Louis thinks Mozelle is somewhat crazy. “She is not unfamiliar with the inside of a mental hospital,” he says, but both his mother and Roz are true believers. Roz visits a reader at the market, accusing Mozelle of having “professional jealousy.” The competition is played by Diahann Carroll in a creepy, sarcastic performance. Carroll tells Roz to “look to your children” just before Mozelle has a vision of someone’s child being run over by a bus. Roz panics, and attempts to keep her three children from going outside in an attempt to keep the vision from coming true. How it plays out results in one of the more morbidly funny sequences in Eve’s Bayou.
How much of what’s happened in my life was predicated on what I knew was predicted? I didn’t marry the church musician because I was told I would, nor did I do anything to cause my half-blindness, nor did I do any of the other things the reader told my mother, true things that I have not told you. Eve’s Bayou plays with this concept. Eve kills her father by obtaining a voodoo death curse from crazy-ass Diahann Carroll. Or does she? (My lack of quotation marks around the word kills gives you my answer.) Did keeping her kids inside prevent Cisely, Eve and Poe from being run over? I was under the impression that you couldn’t hide from Death. He would have sent The Car from the 1977 eponymous horror movie to jump through their bedroom window if he wanted to run over one of the Batiste brood. So how much do we accept as that old Black magic? Eve’s Bayou leaves that up to you.
Perception is everything. When Eve catches her father and Mattie in a compromising position, Louis comforts her and sends her back to the party. When Eve tells Cisely what she saw, Cisely, who idolizes her father, changes the story around to make both parties innocent. Lemmons uses a mirror to present this change in the story (which Eve pretends to believe to please her sister), and unlike Douglas Sirk’s usage as a means of identity in Imitation of Life, Lemmons uses her mirrors as a conduit for reflection, not only of one’s image but of one’s own version of memories. In the film’s best sequence, Mozelle tells Eve the story of how her second husband died, and it is not only reflected in a mirror, but at one point, Mozelle appears in the reflection, her present self transported to the past as she tells the tale.
Uncle Harry’s coin has two sides. Several characters in Eve’s Bayou are two sides of the same coin. Early in the film, Eve has a vision (featuring Uncle Harry’s spinning coin) of his death that alerts us to her also having the sight. This makes her one side of the same coin as her favorite aunt, Mozelle. Roz and Lenny are two sides as well, both becoming angry when their spouses’ infidelity comes to light. The most interesting and surprising pairing is Mozelle and Louis.
Mozelle tells Roz “we're two of a kind, my brother and I.” Not knowing if Mozelle is intended to be older or younger than Louis, I still concluded that Louis is actually a male Mozelle, not the other way around as most have read this relationship. Mozelle’s inability to see her own future is some kind of magical affliction; Louis’ inability is a pure lack of common sense. And while it’s clear that our view of Louis, in all his seductive glory, is a byproduct of our narrator’s memories and the director’s love for the character, Lemmons is making an interesting point about the differences between the sexes. Louis’ inability to see his future is rooted in his disregard for reality, bucking the idea that a woman’s emotions cloud her judgment. Louis is messing with the wife of a married man in the neighborhood, flaunting his affair in front of everyone while Lenny is out of town. Didn’t he know that eventually Lenny would find out?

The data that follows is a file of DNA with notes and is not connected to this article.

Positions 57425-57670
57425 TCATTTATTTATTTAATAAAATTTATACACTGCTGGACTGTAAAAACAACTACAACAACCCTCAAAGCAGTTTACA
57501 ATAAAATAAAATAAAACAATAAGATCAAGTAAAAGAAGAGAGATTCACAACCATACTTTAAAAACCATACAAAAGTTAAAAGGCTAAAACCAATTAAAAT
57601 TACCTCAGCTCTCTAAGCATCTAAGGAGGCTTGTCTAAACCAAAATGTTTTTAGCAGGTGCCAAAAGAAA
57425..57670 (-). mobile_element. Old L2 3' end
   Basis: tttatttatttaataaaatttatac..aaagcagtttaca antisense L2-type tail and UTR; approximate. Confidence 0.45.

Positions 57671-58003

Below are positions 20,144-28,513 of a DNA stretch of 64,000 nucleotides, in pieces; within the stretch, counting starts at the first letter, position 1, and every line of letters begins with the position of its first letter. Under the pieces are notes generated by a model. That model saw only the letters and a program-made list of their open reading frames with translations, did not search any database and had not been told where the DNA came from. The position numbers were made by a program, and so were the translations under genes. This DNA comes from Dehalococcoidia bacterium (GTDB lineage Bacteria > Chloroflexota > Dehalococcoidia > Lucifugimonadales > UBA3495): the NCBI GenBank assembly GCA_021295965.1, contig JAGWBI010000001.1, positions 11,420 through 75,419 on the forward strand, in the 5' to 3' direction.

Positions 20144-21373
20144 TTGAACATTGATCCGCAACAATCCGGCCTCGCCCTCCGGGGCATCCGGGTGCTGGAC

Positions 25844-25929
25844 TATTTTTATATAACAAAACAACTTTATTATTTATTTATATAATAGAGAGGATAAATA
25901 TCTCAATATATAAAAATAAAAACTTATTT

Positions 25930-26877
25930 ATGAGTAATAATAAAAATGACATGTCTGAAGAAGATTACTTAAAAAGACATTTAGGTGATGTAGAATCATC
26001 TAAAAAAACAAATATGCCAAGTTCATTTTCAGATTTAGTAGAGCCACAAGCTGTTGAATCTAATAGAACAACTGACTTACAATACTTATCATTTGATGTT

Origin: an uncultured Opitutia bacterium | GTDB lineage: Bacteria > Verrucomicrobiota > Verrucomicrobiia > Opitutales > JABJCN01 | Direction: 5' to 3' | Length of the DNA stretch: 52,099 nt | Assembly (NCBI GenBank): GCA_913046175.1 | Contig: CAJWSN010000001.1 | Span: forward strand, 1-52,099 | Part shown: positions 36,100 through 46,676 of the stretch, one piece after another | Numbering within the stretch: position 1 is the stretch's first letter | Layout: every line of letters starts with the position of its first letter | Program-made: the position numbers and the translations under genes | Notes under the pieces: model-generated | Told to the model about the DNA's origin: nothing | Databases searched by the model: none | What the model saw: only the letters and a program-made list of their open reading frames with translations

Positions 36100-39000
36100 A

Mozelle foreshadows this in her mirror memory, as she too was having an affair with a man who, like Lenny, shows up with a gun to take his woman away. However, her affair is far more clandestine than Louis’—she doesn’t flaunt it at all—and when her husband stands up to her lover, telling him that he will not be running off with his wife, Mozelle realizes not only the error of her ways but also that she loved her husband more than ever. In Mozelle’s tragedy, the innocent is sacrified; in Louis’ it’s the guilty.
Lemmons visually represents Mozelle and Louis’ connection by two visual images of men with hats appearing from the shadows out of nowhere. The man who appears at Mozelle’s door is her possible salvation, a painter played by Lemmons’ husband, Vondie Curtis-Hall, who becomes her fourth husband; the man who appears for Louis is also husband material, except its Mattie’s husband and Louis’ undoing.
Eve witnesses Louis’ murder and is sure that it’s because of her voodoo curse. Bayou depicts the temporary rift between Eve and her father as the byproduct of a rift between Cisely and Louis. Both sisters vie for their father’s affection (Poe seems not to register, and I don’t know if that was a mistake or a point in Lemmons screenplay), and Cisely gets most of her father’s attention, which she relishes. Though they have sisterly rivalry, Eve and Cisely remain close and though she’s younger, Eve develops a fierce protection of her sister after Cisely reveals to Eve that Louis made a sexual pass at her. The pass results in Cisely fighting Louis off, and him slapping her. This sets Eve’s plan of voodoo murder in action, but again it’s all about perception. When we see these events from Louis perspective (the correct one), we realize that Cisely was the aggressor, kissing her father inappropriately due to her own teenage confusion. Louis regrets slapping her, but it was an honest reaction. “That’s when I lost her,” he tells Mozelle in a note. The charming father no longer existed for Cisely—he had rejected her in her mind, but for Eve, her guilt over his death elevated Louis into the charming man onscreen. We see him having affair after affair, but his charm never subsides.
Eve’s Bayou is unlike any other Black themed picture I’ve seen. In addition to its gothic feel (the cin-tog by Amy Vincent is excellent at evoking not only the bayou but the radiance of the actors’ faces), it presents an affluent Black family. They throw parties in a big house, they own the land and the bayou, they dress to the nines at social events, and Louis is a doctor, which gives him plenty of time to make house calls.
I guess you could call Eve’s Bayou a chick flick, but it doesn’t play into those clichés. Usually the cheating husband is treated as a rascal and a scoundrel, but it’s clear that Louis loves his children and, to some extent, his wife. He isn’t demonized in the film, which is why I’d pull this out of that genre. Louis wanted to be a hero, but sometimes, as voodoo Diahann Carroll says, heroes “fall on their own sword.” Eve’s Bayou, and Eve herself, sees Louis as that kind of tragic hero.